Love and Knowledge

pureloveblogNow concerning things sacrificed to idols, we know that we all have knowledge. Knowledge makes arrogant, but love edifies. If anyone supposes that he knows anything, he has not yet known as he ought to know; but if anyone loves God, he is known by Him. (1 Corinthians 8:1-3)

God created us as thinking people, and He wants us to think. He’s not opposed to us gaining knowledge. He wants us to know Him. He wants us to enjoy creation, knowing our surroundings in a way that glorifies Him. He wants us to know others, building relationships. He created us in His image, and some of the knowledge we have is intuitive. He gave it to us. We don’t always pay attention to it or get familiar with it, so we might claim we don’t have it, and our extent of knowledge might seem different than someone else’s. But we have God-given knowledge.

We can also acquire knowledge. We have to learn some things through experience. It’s the combination of both kinds of knowledge that let us understand what we need to understand in the context in which we need to understand it: God’s will. Knowledge isn’t bad in and of itself. If it’s something God gives us in one way or another, it can’t be bad. All things of God are good. But we can distort them. We can misuse what He has given us and cease to glorify Him in our use of it.

Knowledge can make us arrogant. When we use it, or even seek it, outside of God’s will, it becomes about us. Anything that is centered on ourselves is a pride issue. It’s only when we humble ourselves before God that we can accurately use what He is providing for us. Some people might say that the knowledge they gained was because of their own pursuit, that it really wasn’t a gift of God. They believe that because they took the classes, fulfilled the requirements, and earned the grade, they own the degree, that it was all because of their efforts. God presents opportunities. We can accept them (or not) and do our best, because God always wants us to give our best for Him. But our efforts should always be kept in the context of God’s provision.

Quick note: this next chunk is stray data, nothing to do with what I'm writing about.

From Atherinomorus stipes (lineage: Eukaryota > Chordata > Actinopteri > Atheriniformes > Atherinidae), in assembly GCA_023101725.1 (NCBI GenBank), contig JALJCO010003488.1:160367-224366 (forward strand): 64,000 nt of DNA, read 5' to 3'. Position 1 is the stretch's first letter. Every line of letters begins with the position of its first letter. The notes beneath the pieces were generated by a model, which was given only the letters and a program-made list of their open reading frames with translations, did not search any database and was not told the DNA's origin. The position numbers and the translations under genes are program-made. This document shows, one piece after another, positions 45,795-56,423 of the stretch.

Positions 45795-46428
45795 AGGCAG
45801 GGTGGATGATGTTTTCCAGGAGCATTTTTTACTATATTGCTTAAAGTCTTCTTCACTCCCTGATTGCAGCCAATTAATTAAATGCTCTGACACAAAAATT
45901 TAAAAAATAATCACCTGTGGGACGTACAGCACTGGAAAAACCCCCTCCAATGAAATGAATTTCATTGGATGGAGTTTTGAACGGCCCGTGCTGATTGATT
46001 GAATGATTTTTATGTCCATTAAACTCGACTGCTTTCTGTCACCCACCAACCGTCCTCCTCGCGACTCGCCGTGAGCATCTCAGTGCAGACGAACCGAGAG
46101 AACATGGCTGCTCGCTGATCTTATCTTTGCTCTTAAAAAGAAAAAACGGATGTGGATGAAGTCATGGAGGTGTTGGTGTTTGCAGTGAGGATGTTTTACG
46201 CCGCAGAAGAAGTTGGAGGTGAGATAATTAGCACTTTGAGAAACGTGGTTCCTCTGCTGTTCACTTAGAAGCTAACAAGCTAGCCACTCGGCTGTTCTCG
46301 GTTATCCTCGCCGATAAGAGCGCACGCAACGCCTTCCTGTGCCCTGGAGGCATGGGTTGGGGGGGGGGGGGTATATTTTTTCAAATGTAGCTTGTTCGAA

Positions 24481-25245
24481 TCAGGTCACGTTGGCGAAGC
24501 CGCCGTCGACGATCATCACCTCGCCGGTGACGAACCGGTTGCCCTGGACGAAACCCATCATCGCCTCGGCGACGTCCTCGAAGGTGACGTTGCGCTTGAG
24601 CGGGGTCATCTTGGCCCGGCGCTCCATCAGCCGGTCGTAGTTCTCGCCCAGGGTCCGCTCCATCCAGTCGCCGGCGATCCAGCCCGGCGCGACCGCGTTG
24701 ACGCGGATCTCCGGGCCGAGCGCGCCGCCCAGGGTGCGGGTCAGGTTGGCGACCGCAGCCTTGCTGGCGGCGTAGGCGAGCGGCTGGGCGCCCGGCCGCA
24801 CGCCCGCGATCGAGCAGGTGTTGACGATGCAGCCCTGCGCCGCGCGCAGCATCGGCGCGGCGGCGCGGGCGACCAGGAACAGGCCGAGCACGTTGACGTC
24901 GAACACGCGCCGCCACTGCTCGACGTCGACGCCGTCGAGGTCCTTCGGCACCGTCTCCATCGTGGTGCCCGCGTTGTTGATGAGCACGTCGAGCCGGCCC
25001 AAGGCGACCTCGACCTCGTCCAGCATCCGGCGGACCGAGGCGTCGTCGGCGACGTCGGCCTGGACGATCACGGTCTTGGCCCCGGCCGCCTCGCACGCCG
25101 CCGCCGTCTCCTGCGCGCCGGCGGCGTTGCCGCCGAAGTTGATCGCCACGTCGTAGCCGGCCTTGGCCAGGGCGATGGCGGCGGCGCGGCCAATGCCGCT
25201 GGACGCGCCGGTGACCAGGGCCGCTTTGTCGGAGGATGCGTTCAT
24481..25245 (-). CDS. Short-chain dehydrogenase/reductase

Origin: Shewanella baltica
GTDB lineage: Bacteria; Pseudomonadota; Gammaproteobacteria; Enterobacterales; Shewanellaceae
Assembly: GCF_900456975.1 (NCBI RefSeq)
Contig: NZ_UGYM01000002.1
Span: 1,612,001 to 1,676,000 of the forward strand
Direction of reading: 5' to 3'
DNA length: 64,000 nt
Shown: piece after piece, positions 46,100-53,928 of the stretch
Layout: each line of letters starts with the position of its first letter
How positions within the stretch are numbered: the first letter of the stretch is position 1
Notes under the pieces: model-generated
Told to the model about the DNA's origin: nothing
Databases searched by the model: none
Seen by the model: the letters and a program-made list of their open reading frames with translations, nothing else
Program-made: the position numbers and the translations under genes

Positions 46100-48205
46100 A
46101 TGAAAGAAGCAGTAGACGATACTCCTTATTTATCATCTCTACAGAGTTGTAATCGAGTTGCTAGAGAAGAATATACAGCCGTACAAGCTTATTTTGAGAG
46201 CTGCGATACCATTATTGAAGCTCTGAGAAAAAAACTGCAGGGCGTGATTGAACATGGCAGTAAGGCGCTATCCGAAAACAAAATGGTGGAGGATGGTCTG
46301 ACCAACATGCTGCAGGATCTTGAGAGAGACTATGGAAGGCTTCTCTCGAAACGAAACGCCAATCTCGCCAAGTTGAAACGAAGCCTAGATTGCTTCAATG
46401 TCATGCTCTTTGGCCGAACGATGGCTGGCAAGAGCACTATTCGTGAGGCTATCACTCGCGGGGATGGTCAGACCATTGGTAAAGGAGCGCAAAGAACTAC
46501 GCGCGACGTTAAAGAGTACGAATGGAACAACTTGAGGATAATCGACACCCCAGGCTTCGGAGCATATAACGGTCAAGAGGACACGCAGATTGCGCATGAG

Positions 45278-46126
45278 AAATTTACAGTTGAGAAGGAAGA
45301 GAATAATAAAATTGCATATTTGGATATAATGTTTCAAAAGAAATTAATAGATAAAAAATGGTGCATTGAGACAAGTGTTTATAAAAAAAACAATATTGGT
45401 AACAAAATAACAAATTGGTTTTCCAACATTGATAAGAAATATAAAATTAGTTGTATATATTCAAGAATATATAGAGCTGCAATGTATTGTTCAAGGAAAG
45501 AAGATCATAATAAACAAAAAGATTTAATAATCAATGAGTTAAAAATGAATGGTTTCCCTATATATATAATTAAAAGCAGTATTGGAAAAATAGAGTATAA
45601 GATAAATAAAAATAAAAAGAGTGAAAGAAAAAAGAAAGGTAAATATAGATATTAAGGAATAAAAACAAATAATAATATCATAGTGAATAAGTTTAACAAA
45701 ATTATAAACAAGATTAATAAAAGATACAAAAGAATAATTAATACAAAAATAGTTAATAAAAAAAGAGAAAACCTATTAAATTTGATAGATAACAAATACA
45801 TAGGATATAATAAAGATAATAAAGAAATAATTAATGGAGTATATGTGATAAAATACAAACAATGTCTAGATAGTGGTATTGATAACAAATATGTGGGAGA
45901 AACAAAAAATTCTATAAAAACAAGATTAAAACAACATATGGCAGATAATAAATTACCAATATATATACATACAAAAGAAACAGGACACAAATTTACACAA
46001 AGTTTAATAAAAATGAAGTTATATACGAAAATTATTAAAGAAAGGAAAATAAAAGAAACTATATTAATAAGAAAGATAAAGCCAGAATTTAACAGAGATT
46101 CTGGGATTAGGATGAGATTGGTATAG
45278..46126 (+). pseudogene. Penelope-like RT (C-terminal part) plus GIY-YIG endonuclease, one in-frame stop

We can also pursue knowledge outside of God’s will. Every pursuit isn’t because God presented the opportunity. We don’t honor Him with every choice. We take matters into our own hands. Just because we see a door open doesn’t mean God opened it for us. We have choices in obedience. Just because something is a possibility doesn’t mean it’s our possibility to take. Just because we can doesn’t mean we should.

While knowledge can reveal pride, love edifies. The most common definition of edify is to build up, and it’s a good one to consider when comparing it to the pride of knowledge. Pride is to build someone, including our self, up. But pride is a false building. It’s being “puffed up” like an empty shell. There’s no real substance to it. It might look good from the outside, but it won’t withstand much pressure. It collapses upon itself. On the other hand, love builds with strength. Edify also involves uplifting, enlightening, and informing. Yes, edify can include something we would typically associate with knowledge: enlighten and inform.

It’s not by our knowledge that God approves of us. It is by our love of Him that He knows us. He knows us because we live out His character. He sees our obedience, and He knows we’re not hypocritically using His name. Our obedience shows an authentic faith. Faith is not what we know about God; it’s what we live out in our daily lives. It’s the fruit He produces because we’re willing to yield to Him.

 

Dear God, challenge me when I begin to stress knowing about You over knowing You personally. I know that as I yield all areas of pride and submit to You in humility, I will live out an authentic faith, displaying Your love through my life. I trust You as You provide the knowledge I need. I trust You in using it in my life as You use me to honor You.

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